Cream of Asparagus Soup

Cream of Asparagus Soup

The process of selecting the soup to be made at the weekend usually involves my making a unilateral decision on a Friday evening or a Saturday morning. On one occasion I decided on garlic broth because I had a lot of garlic in the fridge (see blog of 4th March) and last weekend I chose the chilled avocado and rocket soup because of the glorious weather. This week was unusual in that I let the spouse have the final say. I checked the inside cover of The Soup Book to see what vegetables are in season in June and asparagus caught my eye. I love asparagus, usually served with buttery Hollandaise sauce (the spouse's is pretty good). There are two recipes for asparagus soup in The Soup Book - cream of asparagus and asparagus and morel. The spouse said he lost interest at the mention of morels (did he think I was saying morals?), so cream of asparagus it was for today. The other ingredients include milk, nutmeg, egg yolks and cream; chopped parsley is the garnish.

Well, I've cooked the soup and three of us have had it for lunch (the older offspring is away on holiday). There was a lot of work involved in the preparation of this soup: trimming and peeling the asparagus, using the trimmings and peelings to make an asparagus stock, cooking the trimmed and chopped asparagus, reserving liquids, making a roux, and adding cream and egg yolks. At one point I was to add enough milk from the 300ml indicated in the ingredients list to the asparagus liquid to make up a litre, but I had barely 500ml of asparagus liquid. The final soup was, to my taste, rather bland and not worth the effort involved. That said, the spouse liked it and even the younger offspring thought it was all right. The note at the top of the recipe page suggests that fans of pureed soups could whizz the mixture in a blender at the end of cooking, before sieving and reheating it. This might make it a more flavoursome soup - if I ever make it again.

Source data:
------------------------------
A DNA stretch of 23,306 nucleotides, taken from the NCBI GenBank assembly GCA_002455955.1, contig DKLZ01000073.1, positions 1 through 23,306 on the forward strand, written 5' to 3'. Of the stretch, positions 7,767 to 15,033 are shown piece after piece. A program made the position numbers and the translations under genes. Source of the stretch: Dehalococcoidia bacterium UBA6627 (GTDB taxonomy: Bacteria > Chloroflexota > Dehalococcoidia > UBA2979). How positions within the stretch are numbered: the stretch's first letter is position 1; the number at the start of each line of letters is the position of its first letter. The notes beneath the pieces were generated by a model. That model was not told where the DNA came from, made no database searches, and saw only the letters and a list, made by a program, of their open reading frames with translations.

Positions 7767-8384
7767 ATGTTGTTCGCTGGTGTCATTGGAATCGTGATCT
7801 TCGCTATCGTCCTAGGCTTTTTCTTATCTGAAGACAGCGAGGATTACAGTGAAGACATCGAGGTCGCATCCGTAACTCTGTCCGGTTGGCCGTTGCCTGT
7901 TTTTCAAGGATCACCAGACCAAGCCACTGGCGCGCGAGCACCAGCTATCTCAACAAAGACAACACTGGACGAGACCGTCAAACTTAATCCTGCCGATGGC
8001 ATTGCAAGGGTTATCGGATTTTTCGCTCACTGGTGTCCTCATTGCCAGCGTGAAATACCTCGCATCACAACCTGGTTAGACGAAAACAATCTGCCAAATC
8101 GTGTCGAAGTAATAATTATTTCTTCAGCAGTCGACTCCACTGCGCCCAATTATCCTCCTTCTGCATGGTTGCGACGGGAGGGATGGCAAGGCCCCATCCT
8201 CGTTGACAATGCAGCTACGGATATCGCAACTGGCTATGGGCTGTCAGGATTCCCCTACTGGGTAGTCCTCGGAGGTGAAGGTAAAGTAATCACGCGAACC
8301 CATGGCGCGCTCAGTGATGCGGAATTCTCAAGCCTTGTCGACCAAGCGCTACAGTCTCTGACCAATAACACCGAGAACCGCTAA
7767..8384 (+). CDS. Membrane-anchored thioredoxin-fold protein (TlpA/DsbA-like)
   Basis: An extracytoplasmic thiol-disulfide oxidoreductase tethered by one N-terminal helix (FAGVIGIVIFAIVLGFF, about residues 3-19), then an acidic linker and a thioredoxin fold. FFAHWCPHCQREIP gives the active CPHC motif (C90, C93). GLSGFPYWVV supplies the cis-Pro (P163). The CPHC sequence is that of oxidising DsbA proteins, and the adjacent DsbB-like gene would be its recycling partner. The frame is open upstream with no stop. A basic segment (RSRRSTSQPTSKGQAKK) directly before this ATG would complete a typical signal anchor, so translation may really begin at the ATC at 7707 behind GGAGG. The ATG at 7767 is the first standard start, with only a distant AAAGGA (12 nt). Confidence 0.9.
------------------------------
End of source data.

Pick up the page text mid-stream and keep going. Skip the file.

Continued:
Bees and the Buzz

Each week I am surprised about how I come across references to bees and honey. My book group is reading Bill Bryson's book (there you are - three B's already!) At Home - A Short History of Private Life and during the week I came across this on page 191:

"The Americas, it may be said, gained much from Europe in return. Before the Europeans stormed into their lives, people in Central America had only five domesticated creatures - the turkey, duck, dog, bee and cochineal insect - and no dairy products."

Then on page 215 he refers to a type of building stone as the "honeyed blocks of Bath". There was also a mention of beeswax but I can't find the page now!

Earlier today I was listening to Miriam Meets ... on RTE Radio 1 and heard the poet John Montgomery quote a line about bees from a poem by William Wordsworth. I thought he said "the bees bummed" and I then had to use that fragment to track down the poem. Thanks to the internet, I can now quote correctly from Wordsworth's "The Female Vagrant" (published in 1798, in Lyrical Ballads). The speaker is recalling her father:

The staff I yet remember which upbore
/The bending body of my active sire;
/His seat beneath the honeyed sycamore
/When the bees hummed, and the chair by winter fire; ...


Finally, my colleague "Scarlett" (not her real name), whose birthday we were celebrating the night we had dinner with/in the vicinity of Dionne Warwick, Samuel L Jackson, etc (see blog of 13th February), pointed out an article in last Friday's Irish Times entitled There's a Buzz on the street for Joe and time to think of Heaven. The writer Michael Harding mentions a man called Buzz Nally who is a Joe Dolan impersonator but the piece is mainly about Grave Sunday and the Blessing of the Graves. Harding writes:

"Graveyards are lovely places, because people manicure them each year as Grave Sunday approaches. Strimmers and clippers buzz like bees, and there's a smell of freshly cut grass, as people get down on all fours ..."

While I was never exactly a fan of Joe Dolan's (I had nothing against him), I do have history with him! I met him twice, once in Bundoran, Co Donegal, in 2003 and then again in Tullamore in 2006. He was very charming on both occasions. When looking to buy a house in this suburb of Dublin, the first one the spouse and I viewed was originally owned by Joe. There are a few more connections of this sort, but I'll leave you to wonder!

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